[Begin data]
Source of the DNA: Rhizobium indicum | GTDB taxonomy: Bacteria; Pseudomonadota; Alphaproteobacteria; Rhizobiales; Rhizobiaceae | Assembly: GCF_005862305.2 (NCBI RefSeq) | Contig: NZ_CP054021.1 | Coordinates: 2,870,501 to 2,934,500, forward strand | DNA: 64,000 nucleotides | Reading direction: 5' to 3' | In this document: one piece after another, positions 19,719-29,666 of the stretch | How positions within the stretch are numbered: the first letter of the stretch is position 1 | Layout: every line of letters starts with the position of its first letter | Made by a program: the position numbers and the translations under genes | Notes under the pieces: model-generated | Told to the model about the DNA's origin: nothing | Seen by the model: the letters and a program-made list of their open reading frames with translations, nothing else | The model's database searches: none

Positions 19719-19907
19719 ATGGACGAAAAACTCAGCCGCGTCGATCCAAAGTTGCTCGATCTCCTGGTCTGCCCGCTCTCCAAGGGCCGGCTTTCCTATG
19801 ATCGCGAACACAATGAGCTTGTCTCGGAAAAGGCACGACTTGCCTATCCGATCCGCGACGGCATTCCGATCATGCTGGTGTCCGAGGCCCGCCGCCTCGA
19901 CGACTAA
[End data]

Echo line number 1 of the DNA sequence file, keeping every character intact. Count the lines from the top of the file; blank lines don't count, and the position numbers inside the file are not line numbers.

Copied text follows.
Source of the DNA: Rhizobium indicum | GTDB taxonomy: Bacteria; Pseudomonadota; Alphaproteobacteria; Rhizobiales; Rhizobiaceae | Assembly: GCF_005862305.2 (NCBI RefSeq) | Contig: NZ_CP054021.1 | Coordinates: 2,870,501 to 2,934,500, forward strand | DNA: 64,000 nucleotides | Reading direction: 5' to 3' | In this document: one piece after another, positions 19,719-29,666 of the stretch | How positions within the stretch are numbered: the first letter of the stretch is position 1 | Layout: every line of letters starts with the position of its first letter | Made by a program: the position numbers and the translations under genes | Notes under the pieces: model-generated | Told to the model about the DNA's origin: nothing | Seen by the model: the letters and a program-made list of their open reading frames with translations, nothing else | The model's database searches: none